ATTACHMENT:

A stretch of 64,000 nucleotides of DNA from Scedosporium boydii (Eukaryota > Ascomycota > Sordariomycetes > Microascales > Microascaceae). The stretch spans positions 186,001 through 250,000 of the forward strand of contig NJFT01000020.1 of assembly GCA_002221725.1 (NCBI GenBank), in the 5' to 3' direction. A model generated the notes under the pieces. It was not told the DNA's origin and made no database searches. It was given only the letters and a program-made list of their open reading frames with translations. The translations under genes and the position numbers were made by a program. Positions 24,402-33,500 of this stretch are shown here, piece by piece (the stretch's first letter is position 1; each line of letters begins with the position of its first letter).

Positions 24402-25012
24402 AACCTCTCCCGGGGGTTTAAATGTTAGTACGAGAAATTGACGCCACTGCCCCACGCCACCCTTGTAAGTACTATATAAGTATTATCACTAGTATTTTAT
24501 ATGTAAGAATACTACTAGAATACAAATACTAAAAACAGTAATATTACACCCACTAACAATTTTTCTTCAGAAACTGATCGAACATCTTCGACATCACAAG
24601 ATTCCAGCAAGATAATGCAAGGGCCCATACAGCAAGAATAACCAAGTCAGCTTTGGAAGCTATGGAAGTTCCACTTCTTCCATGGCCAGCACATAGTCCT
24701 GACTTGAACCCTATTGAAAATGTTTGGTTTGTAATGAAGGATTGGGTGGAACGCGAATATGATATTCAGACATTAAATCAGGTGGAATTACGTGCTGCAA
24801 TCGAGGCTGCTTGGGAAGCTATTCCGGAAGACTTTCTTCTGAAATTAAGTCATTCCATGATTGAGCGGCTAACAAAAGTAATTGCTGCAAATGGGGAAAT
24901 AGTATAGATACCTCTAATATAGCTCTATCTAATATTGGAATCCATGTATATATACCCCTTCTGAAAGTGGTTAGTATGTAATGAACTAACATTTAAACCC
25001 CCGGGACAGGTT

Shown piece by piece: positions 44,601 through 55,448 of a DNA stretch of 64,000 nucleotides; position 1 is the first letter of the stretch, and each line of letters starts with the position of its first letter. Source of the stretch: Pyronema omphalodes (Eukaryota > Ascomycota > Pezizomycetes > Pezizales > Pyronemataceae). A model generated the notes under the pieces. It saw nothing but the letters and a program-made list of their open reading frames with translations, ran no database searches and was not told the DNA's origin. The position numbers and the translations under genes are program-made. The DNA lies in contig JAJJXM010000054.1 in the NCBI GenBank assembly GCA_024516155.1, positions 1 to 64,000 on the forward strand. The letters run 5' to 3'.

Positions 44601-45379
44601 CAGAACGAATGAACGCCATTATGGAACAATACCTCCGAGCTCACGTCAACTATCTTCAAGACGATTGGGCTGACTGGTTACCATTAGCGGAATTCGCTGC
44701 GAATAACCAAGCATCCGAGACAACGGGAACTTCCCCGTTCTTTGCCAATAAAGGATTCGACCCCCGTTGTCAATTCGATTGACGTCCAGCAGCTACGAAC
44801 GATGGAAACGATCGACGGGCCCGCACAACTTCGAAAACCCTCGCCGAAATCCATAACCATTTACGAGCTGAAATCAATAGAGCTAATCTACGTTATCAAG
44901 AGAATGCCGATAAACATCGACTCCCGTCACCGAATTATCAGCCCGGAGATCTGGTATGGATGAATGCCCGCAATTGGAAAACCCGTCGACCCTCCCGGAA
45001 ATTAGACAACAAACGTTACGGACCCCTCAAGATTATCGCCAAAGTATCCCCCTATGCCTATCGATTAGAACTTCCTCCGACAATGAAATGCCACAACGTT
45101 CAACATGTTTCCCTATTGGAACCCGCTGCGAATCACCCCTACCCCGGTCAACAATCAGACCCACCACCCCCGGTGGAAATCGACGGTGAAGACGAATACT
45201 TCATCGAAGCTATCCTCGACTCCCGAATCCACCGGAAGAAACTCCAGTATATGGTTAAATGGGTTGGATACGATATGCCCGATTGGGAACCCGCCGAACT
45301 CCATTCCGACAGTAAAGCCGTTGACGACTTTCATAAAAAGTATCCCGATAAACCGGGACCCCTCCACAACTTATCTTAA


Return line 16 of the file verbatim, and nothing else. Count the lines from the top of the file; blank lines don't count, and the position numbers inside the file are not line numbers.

45001 ATTAGACAACAAACGTTACGGACCCCTCAAGATTATCGCCAAAGTATCCCCCTATGCCTATCGATTAGAACTTCCTCCGACAATGAAATGCCACAACGTT